In the midst of lawsuits attempting the implicate the Vatican for the failure of individual bishops to properly handle clerical sex abuse cases, Archbishop Charles Chaput OFM Cap of Denver, Colorado, points out that the Pope "is not a global CEO" to be held liable, given that bishops are not "his agents or employees." Instead, the Church is "much closer to a confederation of families than to a modern corporation."
Archbishop Chaput made his observations in an article in the American religious periodical First Things on 26 May.
He began by addressing some of the common misconceptions about Church authority. He writes: "In the organisational structure of the Catholic Church in America, the Province of Denver includes the dioceses of Pueblo and Colorado Springs in Colorado, the Diocese of Cheyenne in Wyoming, and the province's metropolitan (or senior) see, the Archdiocese of Denver. That makes Denver's bishop an archbishop.
"As that archbishop, I rarely see a year go by without at least two or three unhappy parishioners assuming I have the authority to 'straighten out' their liturgists and principals and pastors or some other problem in their local parish — within the province but outside my own diocese.
"They tend to get even more annoyed when they learn that I have neither the authority nor the foolishness to meddle in the life of a sister diocese. Nor will I intrude on the ministry of a brother bishop who is "the chief teaching and governing authority in his own local Church." The title [arch-bishop] does entail some rights and duties in the life of a province, but these are strictly limited.
Turning to the Pope, Archbishop Chaput wrote, "the bishop of Rome is uniquely different" since "he is first among brothers yet he also has real authority as pastor of the whole Church."
"But he is not a global CEO, and Catholic bishops are not — and never have been — his agents or employees," he emphasised. "It's useful to remember this today as lawyers try ingeniously to draw the Vatican into America's on-going sex-abuse saga."
Archbishop Chaput referred to the case where attorney William McMurry has been attempting to lodge a federal lawsuit against the Vatican in Louisville, Kentucky.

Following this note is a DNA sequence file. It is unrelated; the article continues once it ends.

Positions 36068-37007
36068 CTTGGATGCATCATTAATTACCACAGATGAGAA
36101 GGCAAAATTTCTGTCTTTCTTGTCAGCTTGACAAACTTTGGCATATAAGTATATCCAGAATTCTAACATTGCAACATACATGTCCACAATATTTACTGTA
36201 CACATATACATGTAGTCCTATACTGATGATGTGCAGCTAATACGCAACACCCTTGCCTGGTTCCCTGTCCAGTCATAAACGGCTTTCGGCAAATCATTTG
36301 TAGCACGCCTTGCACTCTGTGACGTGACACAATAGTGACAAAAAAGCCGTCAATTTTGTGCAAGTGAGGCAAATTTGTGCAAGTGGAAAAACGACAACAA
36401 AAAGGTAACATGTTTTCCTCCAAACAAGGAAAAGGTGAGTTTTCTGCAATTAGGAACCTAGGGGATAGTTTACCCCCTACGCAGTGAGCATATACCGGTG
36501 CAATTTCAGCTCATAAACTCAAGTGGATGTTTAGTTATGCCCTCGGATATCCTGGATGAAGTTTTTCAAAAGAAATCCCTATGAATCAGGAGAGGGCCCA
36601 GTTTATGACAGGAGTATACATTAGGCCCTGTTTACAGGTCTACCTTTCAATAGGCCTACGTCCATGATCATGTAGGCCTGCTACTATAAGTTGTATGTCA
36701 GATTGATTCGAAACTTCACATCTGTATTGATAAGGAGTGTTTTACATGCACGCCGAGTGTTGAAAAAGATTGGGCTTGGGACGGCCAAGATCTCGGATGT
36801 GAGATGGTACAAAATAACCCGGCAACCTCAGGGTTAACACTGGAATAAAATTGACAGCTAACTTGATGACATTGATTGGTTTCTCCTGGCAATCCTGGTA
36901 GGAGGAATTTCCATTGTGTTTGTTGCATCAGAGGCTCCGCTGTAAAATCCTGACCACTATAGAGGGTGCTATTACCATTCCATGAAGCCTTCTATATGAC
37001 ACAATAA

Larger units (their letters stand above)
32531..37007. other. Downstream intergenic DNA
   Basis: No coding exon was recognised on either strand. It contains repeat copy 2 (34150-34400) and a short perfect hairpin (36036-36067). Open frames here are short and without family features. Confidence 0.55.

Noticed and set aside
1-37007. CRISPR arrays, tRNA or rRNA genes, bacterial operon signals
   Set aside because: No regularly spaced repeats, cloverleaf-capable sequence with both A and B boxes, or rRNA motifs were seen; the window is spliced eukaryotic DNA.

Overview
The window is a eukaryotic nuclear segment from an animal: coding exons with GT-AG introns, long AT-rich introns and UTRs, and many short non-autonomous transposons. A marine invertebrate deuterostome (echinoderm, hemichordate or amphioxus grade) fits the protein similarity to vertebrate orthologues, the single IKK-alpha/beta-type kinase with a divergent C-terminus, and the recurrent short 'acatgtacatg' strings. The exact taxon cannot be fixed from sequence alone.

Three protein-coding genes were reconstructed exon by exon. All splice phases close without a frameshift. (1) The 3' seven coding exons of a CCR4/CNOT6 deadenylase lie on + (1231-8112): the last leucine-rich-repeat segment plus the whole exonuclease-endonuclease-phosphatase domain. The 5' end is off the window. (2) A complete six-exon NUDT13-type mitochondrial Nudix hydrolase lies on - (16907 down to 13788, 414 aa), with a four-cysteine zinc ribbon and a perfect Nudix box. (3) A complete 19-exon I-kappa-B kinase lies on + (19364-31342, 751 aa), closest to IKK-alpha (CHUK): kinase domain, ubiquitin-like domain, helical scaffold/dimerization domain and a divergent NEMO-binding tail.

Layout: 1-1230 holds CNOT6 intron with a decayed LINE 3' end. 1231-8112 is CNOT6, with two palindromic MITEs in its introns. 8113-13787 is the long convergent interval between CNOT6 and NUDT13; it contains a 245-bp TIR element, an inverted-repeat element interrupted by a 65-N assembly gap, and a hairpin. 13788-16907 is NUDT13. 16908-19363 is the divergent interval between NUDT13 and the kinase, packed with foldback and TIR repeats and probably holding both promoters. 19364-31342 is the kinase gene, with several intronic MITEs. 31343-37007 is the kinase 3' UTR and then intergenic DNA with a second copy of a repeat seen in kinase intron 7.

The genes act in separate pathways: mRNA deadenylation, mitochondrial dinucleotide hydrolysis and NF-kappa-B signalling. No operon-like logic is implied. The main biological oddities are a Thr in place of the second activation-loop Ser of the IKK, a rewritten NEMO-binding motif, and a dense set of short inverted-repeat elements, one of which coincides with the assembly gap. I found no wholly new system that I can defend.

McMurry was seeking class-action status for a case involving three men who claim they were abused by priests decades ago. He also represented 243 sex abuse victims who settled with the Archdiocese of Louisville in 2003 for $25.3 million.
"In O'Bryan vs. the Holy See, currently being heard in US district court in Kentucky," the Archbishop wrote, "plaintiffs' attorneys seek to depose Vatican official — including potentially the Pope himself — to determine what they knew and allegedly ignored or covered up about the handling of clergy sex-abuse cases by American bishops.
"The plaintiffs' legal argument hinges on the premise that bishops are, in effect, Roman-controlled employees or officials. But that argument is not merely false in practice it is also revolutionary in its consequences. In effect, it seeks to redefine the nature of the Church in a manner favourable to plaintiffs' attorneys, but alien to her actual structure and identity."
"To put it another way," Archbishop Chaput said, the "plaintiffs' attorneys want a federal court to tell the Church who she really is, whether she agrees or not, and then to penalise her for being what she isn't."
"Every bishop in the United States has a filial love for the Holy Father and a fraternal respect for his brother bishops," he continued. "But these family-like words — filial, fraternal, brother — are not mere window-dressing. They go to the heart of how the Catholic community understands and organises herself, and more importantly, how the Church actually conducts herself, guided by her own theology and canon law.
"The Church is much closer to a confederation of families than to a modern corporation," Archbishop Chaput explained. "And this has real, everyday results. In practice, the influence of the Holy See on the daily life of the Archdiocese of Denver is strong in matters of faith and morals.
"But in the operational decisions of our local Church, the Holy See's influence is remote. In 22 years as a bishop, my problems have never included a controlling or intrusive Vatican."
"We live in ironic times," Archbishop Chaput concluded. "Critics of the Catholic Church in the 19th century conjured up a monolithic Roman Church to frighten America's Protestant masses. Today — when that Roman strawman is even less believable — they rather like the idea of the Catholic Church as a Vatican-controlled monolith, no matter how far that myth is from real Church life, the better to sue her."
Catholic News Agency